When we are born, we are co-extensive with the universe. The light, the food, the warmth, everything that happens is part of us, a manifestation of our being. Although we cannot formulate what it is, we know without self-consciousness or mediation, that the sun is at one with us, and that its rising is as much our natural and unwilled movement as our breathing or the beating of our heart.
Gradually, though, through small and larger pains, through encountering strange obstacles which do not bend to our will, we learn that there is an Other out there, a Not-us. With time and a honing of the treacherous senses, that Otherness grows like a black balloon, filling all the space around us, until the darkness seems infinite, and we, small and frightened children now, an insignificant speck within it.
As during childhood our mind begins to understand this vastness, to order it through intelligence, we start to re-claim our lost natal heritage. First our immediate surroundings are rendered safe, moulded into an integral part of our world, a daily given; then more and more is added until as an adolescent we feel that the universe may still be vast, a worrying and threatening place, but that our powers too are vast.
This is the glorious overconfidence of youth. Just as those who have never fallen deeply ill, crashed a car or been robbed secretly feel that they really are immune to troubles, so at this age we employ a false induction: since we have never failed, we can do anything. This is the time of magnificent idealism, when we feel that we have a responsibility for the world, that we can - indeed must - change it for the better. We embrace mankind and the globe like a benevolent giant.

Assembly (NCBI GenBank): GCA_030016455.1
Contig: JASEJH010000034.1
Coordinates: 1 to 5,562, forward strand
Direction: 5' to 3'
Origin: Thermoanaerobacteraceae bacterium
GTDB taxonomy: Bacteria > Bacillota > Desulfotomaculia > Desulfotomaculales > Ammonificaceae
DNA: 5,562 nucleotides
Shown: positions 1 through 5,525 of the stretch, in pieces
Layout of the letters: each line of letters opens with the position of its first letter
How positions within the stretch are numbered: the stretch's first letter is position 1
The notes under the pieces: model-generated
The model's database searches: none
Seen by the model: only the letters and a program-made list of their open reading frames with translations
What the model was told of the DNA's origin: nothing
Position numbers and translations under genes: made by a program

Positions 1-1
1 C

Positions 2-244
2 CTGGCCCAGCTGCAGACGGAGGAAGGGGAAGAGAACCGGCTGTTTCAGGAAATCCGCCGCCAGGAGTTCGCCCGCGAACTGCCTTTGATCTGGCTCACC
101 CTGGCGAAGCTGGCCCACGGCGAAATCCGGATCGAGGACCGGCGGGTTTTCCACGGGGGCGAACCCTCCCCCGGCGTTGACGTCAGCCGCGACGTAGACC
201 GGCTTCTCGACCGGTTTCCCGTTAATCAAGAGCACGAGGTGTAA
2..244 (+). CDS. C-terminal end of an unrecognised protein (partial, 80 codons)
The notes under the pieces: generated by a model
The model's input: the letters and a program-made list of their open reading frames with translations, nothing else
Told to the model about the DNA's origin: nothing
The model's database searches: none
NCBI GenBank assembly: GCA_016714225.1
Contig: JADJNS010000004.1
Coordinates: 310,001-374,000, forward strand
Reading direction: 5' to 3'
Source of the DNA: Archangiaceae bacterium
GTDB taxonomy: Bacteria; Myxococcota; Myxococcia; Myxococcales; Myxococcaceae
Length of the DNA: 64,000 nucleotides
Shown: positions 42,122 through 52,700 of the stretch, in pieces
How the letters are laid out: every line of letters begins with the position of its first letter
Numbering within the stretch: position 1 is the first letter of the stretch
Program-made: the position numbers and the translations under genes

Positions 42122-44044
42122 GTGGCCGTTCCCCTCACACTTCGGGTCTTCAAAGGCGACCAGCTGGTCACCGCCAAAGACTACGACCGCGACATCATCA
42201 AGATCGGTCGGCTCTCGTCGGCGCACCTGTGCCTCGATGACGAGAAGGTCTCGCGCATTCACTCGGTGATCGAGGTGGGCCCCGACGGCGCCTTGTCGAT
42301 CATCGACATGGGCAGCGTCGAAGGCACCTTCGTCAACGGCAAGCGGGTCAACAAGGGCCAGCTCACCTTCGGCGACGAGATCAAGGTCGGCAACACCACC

We forget how infancy taught us the world wanted none of our hugs and kisses. Slowly and with hurt, we re-learn this lesson. Checked now physically, now mentally, now in work, now in love, we realise that we cannot storm the citadels of heaven; that we are mortal, that we will die, and probably without achievements. So we begin to turn our glance away from the wider horizons; we turn inward to marriage, to a family.
In mature adulthood, our domain has shrunk to the confines of the home. We have responsibilities enough without taking on the troubles of the world. Perhaps we ought to care passionately about starving millions; but what with yet another pair of new shoes for little Joey, and the house needing a fresh coat of paint, it all seems so far away. The older we get, the tireder we get, the more vulnerable we feel to the random and pointless ravages of fate. We do not want to fight; we want a quiet life.
Finally, as old age asserts its dominion, we want even less. All desires are past, incomprehensible memories. Friends and family are dead or distant; nobody claims us out there. Now, we are the world: our bodies become our pre-occupation - that ache, that stiffness, that weakness. Our days become the measured and self-observed inhalation and exhalation of breath. As our heartbeats slow, and the oblivion of sleep flees us, we become a silent watcher of our own being; nothing else exists.